I took the book The White Indian Boy, a gift to me when I had just turned seven, to the January Yuki Teikei Haiku Society Meeting, where we all shared a long-loved book.
So naturally, yesterday I read it again. And I loved it still. In one place, he and some others hunt a buffalo and shoot so many arrows into him that they spoil the hide. But his Indian mother sewed up the holes and it served him as a warm sleeping robe for a long time thereafter.
Then I was reminded of my buffalo, a highlight of this summer's cross-country trip. Here he is in another view. You can see how he prefers the short mown grasses by the path. Everybody was taking pictures (quietly) like crazy, But we kept well back and no one had arrows.
The adventures of the author took place in the 1860s and 1870s, and it is slightly different from other Indian Captivity stories, in that he wasn't captured, he decided to go and live with Washakie's tribe when they offered him a pinto pony! He sneaked away and met them at night and lived with them for a couple of years before returning home. They wanted him because the chief's mother had lost all her children (except Washakie) and was deeply depressed.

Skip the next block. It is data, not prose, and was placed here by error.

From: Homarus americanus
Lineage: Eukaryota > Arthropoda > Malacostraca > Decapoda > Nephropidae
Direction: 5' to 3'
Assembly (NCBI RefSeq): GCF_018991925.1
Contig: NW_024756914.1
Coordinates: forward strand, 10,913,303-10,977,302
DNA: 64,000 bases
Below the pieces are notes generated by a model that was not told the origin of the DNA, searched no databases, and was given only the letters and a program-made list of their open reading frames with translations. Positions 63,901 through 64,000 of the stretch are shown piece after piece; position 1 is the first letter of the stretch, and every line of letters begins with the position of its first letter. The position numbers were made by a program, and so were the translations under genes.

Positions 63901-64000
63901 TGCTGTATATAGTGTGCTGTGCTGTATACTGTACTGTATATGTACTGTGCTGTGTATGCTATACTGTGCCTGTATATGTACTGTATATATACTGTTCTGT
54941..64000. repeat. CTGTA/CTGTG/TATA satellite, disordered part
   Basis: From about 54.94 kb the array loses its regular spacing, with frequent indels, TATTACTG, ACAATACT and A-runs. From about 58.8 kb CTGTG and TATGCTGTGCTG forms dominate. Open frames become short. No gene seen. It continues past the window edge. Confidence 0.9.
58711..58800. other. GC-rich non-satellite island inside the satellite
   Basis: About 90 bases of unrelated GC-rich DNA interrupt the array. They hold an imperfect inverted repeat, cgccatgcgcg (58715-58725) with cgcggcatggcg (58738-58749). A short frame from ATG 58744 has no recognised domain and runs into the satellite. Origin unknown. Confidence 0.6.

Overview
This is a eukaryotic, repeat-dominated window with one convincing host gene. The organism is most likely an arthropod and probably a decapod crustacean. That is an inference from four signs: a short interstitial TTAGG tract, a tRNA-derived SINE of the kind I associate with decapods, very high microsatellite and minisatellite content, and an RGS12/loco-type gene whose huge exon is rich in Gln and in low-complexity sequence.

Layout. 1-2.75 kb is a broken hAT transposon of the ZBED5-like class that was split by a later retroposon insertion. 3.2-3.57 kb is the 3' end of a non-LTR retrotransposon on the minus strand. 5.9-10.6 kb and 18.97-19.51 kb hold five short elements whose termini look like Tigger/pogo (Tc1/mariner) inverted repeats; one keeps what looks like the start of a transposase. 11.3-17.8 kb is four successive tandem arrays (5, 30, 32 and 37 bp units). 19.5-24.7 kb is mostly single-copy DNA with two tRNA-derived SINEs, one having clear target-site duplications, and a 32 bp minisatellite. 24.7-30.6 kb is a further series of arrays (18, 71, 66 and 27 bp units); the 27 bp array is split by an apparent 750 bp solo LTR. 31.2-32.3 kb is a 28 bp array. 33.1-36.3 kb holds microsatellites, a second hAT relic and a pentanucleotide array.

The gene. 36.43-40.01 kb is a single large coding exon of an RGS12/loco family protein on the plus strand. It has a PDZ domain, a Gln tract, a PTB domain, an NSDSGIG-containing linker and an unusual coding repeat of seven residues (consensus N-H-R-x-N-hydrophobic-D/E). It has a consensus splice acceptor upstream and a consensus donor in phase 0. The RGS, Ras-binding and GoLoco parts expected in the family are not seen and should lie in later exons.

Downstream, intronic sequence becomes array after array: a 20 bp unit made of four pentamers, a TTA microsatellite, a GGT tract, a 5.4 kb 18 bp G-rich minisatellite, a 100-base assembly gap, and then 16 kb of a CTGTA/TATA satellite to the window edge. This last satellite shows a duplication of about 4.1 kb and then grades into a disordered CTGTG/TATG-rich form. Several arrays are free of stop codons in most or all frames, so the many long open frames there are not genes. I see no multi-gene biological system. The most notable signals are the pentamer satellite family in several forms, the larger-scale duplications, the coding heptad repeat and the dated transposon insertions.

I also finished Day 13 of the 15 day art challenge given to me by a friend. I have done something every evening, but nothing has really caught fire. I have been using 4x6 watercolor postcards, so I haven't had to work up a sweat; now I think I need to do it earlier in the day.
So we go along. And along. It's very pleasant, really. But I always thought I might accomplish something. I guess a life is really an accomplishment.